Posted on November 9, 2018, in ardea herodias, camera-gear, Cee's Fun Foto Challenge, Festival of Leaves, film-camera, Great Blue Heron, Thursday's Special, Weekly Photo Challenge, Wildlife Photography and tagged , , , , , . Bookmark the permalink. 27 Comments.

  1. I’ve heard others say that digital doesn’t quite come up to the quality of film, but I fail to see a difference. Then again, as you noted, the overriding advantage is not needing to wait for and pay for developing. Of course, converting film photos to digital is another challenge… how to fix any deterioration that may have occurred.

    • Thanks, Gunta. I don’t see a huge difference in all of my earlier photos compared to the newer digital ones, but when I do, it is sometimes striking. In terms of converting film to digital, I bought a relatively inexpensive, nifty Epson scanner a few years ago that has a special rack where you place the filmstrip. This is, of course, a solution that works only for a very low volume of images (and I needed a scanner for the usual other purposes anyway). Otherwise there are services that handle conversion for you. And you’re right about deterioration. That’s a big concern for precious photos from years ago. Best,Babsje

  2. yes I remember film very well in fact i had a dark room and develop it! Now i is better as I aso shot off hundreds of image when I am out and about,

    • Hi Margaret, very cool, your own darkroom! I did darkroom work at university, and then a couple of decades later bought all the darkroom gear, but never got around to setting one up. But just typing this our all of those magical darkroom aromas have come wafting back! Best, Babsje

  3. It’s not easy to take photos with a broken lens. 😀

  4. Art is in the eye of the beholder and God never waste beauty in His creations.

  5. I remember film and also worked a bit in the darkroom way, way back in college. I even have quite a lot of slides that I should get put onto discs so I can view them again. 🙂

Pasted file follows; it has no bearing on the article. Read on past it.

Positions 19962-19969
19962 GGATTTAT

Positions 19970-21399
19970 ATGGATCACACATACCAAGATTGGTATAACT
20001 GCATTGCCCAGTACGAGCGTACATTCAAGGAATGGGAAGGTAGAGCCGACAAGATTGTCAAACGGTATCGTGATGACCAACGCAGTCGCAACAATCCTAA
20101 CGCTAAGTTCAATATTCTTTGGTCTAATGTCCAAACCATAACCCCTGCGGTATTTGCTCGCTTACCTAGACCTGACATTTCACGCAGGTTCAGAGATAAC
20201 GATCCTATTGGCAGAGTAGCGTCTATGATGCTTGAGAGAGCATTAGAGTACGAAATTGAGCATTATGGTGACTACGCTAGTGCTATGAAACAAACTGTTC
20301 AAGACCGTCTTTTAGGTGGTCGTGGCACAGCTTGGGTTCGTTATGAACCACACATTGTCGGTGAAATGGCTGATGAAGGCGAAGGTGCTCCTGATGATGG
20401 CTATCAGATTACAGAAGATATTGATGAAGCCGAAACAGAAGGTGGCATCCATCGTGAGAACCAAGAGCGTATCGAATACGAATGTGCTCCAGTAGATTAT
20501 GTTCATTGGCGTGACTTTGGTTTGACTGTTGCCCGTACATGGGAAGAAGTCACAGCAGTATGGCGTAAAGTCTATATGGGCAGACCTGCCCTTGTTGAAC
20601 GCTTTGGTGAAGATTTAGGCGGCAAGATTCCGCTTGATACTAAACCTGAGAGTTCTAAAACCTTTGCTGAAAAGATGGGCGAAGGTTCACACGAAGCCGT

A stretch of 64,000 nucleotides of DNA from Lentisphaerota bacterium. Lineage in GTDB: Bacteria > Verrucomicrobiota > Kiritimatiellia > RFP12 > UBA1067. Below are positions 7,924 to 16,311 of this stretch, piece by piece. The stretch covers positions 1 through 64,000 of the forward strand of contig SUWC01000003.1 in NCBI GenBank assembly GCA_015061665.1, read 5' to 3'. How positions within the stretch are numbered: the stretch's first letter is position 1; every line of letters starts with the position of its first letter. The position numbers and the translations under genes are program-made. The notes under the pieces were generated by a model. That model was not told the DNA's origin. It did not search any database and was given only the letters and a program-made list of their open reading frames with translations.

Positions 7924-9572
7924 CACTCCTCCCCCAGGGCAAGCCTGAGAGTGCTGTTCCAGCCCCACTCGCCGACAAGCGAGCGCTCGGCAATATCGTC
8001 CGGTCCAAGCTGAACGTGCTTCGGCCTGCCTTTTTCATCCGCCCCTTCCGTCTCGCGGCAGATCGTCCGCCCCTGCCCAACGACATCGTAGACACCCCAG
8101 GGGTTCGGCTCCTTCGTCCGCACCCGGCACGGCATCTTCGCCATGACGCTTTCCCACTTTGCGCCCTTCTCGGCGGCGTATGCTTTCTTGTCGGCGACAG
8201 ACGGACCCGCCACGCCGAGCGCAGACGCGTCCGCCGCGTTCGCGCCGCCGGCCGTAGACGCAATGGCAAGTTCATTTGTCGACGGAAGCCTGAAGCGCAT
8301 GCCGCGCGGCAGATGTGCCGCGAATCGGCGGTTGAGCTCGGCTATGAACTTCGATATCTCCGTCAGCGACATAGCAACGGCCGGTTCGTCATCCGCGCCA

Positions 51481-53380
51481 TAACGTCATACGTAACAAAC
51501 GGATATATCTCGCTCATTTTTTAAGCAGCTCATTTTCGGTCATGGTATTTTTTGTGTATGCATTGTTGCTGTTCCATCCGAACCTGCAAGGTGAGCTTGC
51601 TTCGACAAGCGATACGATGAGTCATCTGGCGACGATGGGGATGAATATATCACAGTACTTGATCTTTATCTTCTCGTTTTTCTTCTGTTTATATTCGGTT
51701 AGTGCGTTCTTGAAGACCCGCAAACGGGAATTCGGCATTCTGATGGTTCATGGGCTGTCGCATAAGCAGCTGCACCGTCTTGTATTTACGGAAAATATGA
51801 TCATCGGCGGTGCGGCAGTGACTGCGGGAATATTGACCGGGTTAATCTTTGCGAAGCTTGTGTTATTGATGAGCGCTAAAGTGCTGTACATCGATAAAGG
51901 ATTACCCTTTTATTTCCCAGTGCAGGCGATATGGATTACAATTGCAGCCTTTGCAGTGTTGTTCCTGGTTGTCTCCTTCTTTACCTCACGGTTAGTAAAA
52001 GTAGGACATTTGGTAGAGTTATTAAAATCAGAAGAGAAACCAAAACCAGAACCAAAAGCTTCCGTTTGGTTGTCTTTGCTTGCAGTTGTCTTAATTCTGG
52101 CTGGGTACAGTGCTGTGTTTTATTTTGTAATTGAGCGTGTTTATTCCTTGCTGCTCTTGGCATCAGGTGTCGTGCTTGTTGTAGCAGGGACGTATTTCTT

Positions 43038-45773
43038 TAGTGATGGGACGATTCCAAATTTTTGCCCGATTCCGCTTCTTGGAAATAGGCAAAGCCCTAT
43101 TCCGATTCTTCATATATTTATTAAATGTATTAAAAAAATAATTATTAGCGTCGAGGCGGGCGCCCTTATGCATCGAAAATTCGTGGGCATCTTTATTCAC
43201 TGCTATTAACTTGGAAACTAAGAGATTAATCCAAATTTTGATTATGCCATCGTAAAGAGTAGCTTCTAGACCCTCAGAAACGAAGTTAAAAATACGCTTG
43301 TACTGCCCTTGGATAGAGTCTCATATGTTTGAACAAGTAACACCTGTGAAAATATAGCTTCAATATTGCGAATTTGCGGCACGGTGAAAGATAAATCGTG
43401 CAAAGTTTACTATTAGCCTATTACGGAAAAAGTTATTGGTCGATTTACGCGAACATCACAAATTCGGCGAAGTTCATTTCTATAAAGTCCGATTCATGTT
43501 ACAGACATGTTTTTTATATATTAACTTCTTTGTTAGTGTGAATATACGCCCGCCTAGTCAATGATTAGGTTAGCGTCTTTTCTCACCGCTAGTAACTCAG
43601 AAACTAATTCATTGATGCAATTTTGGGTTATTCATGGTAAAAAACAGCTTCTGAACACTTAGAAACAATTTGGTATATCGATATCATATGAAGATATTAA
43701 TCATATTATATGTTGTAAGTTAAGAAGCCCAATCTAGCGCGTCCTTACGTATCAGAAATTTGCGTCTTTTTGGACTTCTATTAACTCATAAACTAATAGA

• Many thanks for commenting, Janet. Getting them put onto disk is a good idea. I did that often with film, but not slides. I had the local pharmacy’s photo center do that and it worked out nicely. And earlier the local camera shop at the mall, which is no longer in business now that everyone has gone digital and doesn’t need to have film developed or printed these days. How things have changed! Best, Babsje

  6. I remember film for cameras…do you remember the little cube flashbulb with four flashes?

  7. I haven’t had the chance to compare the digital with film on a specific photo, but you are right about the colours here.

    • Hi Paula, thanks for letting me know you can see the difference in that photo. It isn’t always that striking and I suspect the specific colors make a big difference. Best, Babsje

  8. Hey! Flash Cubes! Instant nostalgia hit… (they were quite rubbish, though, weren’t they) RH

  9. Its’ a great and amzing photo of the heron

  10. Still shoot a little film. The one thing about film is that you needed to be more disciplined and more selective, and hoping the scene and light remained static, before pressing down the shutter button. Regarding developing, we have a professional lab in town. Or, if you don’t care too much about the prints, its Walgreens.

    Similarly, my flatbed scanner is able to scan negatives and slides. But, considering the volume of both, it is slow work – I’ve barely put a dent into converting them into “digital format”.

    Flash cubes, I think I can scare you up a few. 🙂

    • Hi David. I totally agree with what you say about the need to be disciplined when shooting in film. I still like film for taking photos of meteors and haven’t sorted out how to do that with a DSLR. Best, Babsje

  11. I still have several hundred rolls of film as well as a dozen SLR’s.